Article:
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Delays For Vacationers As Ships Sail Home To Defy Strikers

April 30, 1988

DOVER, England (AP) _ Two ferries sailed for England Friday to try to break a seamen’s strike that threatened delays of up to 18 hours for travelers heading to continental Europe over a long weekend.

About 500 pickets gathered in drizzling rain around midnight (7 p.m. EDT) at the dockside at Dover, preparing what union leaders promised would be a hostile reception for the two P and O shipping company ferries and their strike-breaking crews.

Police reinforcements formed lines in Dover as pickets shouted at truck drivers crossing picket lines to board ferries of the rival Sealink company.

P and O refused to give the two ferries’ destination or when they would arrive.

The confrontation looming between pickets and non-striking crewmen at Dover in southeast England, the world’s busiest ferry port, put Prime Minister Margaret Thatcher’s union-curbing legislation to its toughest test since her re-election last June.

The P and O company’s Pride of Kent and Pride of Bruges, left Rotterdam, Holland on a 10-hour voyage to England, crewed by about 280 of the 1,100 employees who accepted new working conditions and opted out of a 3-month-old strike called by the National Union of Seamen.

P and O has fired 720 other seamen who rejected the new contract, and many of them manned picket lines at Dover.

Crew members of Sealink have refused for four days to cross the picket lines, forcing Sealink to cut the number of daily round-trip voyages to Calais, France from 16 to eight and use only French-crewed vessels.

With Monday a public holiday, the problems come on one of the travel industry’s busiest weekends of the year.

Sealink warned motorists of delays of up to six hours, while bus passengers were told they might wait 18 hours.

Truckers faced even longer delays, and police cordoned off lanes of the highway into Dover to accommodate stranded vehicles.

Mrs. Thatcher’s legislation which forbids sympathy strikes has enabled Sealink to seek court seizure of the union’s funds.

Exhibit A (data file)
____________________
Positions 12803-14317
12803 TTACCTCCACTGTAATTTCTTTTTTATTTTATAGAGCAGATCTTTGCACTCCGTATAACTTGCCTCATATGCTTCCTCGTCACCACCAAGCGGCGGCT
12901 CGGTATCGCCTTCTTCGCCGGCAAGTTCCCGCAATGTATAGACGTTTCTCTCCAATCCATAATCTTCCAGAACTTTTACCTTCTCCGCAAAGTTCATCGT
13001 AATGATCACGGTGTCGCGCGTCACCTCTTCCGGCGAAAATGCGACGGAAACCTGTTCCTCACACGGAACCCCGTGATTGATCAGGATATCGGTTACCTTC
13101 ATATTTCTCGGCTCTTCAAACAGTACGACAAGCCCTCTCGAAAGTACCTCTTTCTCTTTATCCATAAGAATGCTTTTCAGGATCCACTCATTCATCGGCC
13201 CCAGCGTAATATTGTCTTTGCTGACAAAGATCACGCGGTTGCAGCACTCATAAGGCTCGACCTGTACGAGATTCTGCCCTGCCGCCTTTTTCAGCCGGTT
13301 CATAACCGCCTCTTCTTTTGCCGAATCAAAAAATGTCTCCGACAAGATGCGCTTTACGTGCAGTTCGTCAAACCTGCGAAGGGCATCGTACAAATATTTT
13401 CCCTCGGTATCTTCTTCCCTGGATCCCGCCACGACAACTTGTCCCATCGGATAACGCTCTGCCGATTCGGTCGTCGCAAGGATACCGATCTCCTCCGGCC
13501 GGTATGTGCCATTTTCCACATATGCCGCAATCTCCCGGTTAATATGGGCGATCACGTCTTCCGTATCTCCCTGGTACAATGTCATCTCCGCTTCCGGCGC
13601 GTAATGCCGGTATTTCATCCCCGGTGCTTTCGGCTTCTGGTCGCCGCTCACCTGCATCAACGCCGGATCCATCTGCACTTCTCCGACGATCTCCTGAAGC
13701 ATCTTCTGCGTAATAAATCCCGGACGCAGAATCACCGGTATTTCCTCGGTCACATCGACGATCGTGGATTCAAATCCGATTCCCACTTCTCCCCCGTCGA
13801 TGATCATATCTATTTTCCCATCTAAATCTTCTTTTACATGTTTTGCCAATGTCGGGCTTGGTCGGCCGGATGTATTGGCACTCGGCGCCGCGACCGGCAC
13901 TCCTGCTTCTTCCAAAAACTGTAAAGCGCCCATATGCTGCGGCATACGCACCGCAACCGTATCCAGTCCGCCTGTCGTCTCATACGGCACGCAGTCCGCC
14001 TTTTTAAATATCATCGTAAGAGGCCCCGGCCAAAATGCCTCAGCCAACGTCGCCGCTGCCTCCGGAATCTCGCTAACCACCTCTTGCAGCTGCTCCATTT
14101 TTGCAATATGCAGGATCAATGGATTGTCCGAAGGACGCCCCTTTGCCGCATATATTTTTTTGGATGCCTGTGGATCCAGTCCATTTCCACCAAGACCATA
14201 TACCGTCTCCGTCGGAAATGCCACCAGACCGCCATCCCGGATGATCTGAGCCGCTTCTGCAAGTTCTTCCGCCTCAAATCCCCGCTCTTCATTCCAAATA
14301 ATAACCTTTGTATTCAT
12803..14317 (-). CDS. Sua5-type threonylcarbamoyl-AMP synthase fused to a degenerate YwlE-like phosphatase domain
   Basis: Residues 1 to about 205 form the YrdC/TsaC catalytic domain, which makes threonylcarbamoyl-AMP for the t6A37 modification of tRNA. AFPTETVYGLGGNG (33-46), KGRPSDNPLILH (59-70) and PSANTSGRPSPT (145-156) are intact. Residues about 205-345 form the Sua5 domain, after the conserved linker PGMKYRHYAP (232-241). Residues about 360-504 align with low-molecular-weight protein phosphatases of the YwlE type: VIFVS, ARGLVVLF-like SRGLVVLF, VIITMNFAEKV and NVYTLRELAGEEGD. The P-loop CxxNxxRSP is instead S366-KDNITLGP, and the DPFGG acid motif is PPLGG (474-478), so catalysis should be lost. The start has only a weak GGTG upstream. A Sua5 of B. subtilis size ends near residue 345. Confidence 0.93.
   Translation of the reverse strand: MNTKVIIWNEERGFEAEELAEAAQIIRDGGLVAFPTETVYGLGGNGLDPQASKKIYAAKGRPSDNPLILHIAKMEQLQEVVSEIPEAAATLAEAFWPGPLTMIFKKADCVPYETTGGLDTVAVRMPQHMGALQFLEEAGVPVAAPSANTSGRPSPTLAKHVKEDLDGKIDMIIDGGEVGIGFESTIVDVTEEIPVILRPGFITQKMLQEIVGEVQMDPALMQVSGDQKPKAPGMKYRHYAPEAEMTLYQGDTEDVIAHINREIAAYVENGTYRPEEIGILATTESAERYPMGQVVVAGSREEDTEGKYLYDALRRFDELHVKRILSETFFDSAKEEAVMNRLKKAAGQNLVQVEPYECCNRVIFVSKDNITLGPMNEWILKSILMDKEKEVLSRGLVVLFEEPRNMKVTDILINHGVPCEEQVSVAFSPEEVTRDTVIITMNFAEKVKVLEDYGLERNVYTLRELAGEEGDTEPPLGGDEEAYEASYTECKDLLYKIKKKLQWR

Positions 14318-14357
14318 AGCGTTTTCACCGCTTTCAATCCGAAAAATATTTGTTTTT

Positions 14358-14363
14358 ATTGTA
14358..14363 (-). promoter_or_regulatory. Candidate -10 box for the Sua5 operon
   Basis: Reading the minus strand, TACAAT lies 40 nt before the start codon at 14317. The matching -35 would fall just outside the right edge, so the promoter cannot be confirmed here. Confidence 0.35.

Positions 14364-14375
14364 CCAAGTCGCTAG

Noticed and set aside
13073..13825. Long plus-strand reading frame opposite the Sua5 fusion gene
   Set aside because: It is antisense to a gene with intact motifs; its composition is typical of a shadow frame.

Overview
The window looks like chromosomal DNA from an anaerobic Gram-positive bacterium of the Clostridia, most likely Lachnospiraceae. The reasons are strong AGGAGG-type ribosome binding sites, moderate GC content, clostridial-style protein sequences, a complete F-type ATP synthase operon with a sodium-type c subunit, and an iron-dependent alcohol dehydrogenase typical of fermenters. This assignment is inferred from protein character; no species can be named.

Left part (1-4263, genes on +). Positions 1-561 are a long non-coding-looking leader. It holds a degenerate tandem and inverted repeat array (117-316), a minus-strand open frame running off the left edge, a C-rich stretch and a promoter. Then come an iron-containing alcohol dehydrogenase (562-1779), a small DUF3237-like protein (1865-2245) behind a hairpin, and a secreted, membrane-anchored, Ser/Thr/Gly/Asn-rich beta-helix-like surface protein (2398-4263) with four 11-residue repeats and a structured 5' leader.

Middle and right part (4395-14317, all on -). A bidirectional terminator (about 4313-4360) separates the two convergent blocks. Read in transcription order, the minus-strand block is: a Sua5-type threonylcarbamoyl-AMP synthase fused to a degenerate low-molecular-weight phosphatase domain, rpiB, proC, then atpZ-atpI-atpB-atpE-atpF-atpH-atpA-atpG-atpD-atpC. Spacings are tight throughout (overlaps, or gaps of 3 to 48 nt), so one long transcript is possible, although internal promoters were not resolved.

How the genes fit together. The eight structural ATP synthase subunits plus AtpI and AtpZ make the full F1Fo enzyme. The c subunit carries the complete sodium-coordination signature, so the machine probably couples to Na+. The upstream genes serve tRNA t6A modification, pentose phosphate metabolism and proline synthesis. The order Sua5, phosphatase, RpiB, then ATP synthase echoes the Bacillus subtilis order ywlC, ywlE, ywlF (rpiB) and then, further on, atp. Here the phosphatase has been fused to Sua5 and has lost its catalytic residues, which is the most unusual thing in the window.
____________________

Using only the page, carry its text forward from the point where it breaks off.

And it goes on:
The measure has proved critical in taming militant labor sectors like the coal miners, railwaymen and newspaper printworkers in recent years.

But the sequestration of funds could push the seamen into voting for an all-out national strike, and Sealink has appeared at pains to prevent that, stressing that it is not in dispute with its workers and does not want to harm their union.

After talks with government mediators Friday, Sealink and union negotiators announced ″a skeleton agreement″ to save Sealink from further disruption and asked to adjourn the hearing until Tuesday.

The negotiators said that under the agreement the seamen would confine their pickets to Dover and neighboring Folkestone and call off the scattered strikes that have broken out at other English and Welsh ports.

But later, the deal collapsed over the failure to bring P and O into the peace talks.

″The deal with Sealink is off so far as I am concerned. All Sealink ferries should stay in port,″ said Sam McCluskie, leader of the 24,400-member National Union of Seamen.

Some pickets set fire to a P and O flag and cheered as McCluskie warned the crews in Rotterdam: ″If they stay there as scabs, they will be marked as scabs forever.″

The ferries sailed from Rotterdam despite last-minute efforts by the union to persuade their crews to join the strike.

Dutch tugboats ignored the union’s pleas to refuse to handle the vessels.

Crews of the tugs said their action was saving the company from being sold to foreign owners, that the strike decision was undemocratic and that had they been allowed to vote in a secret postal ballot, they would have abided by the outcome.

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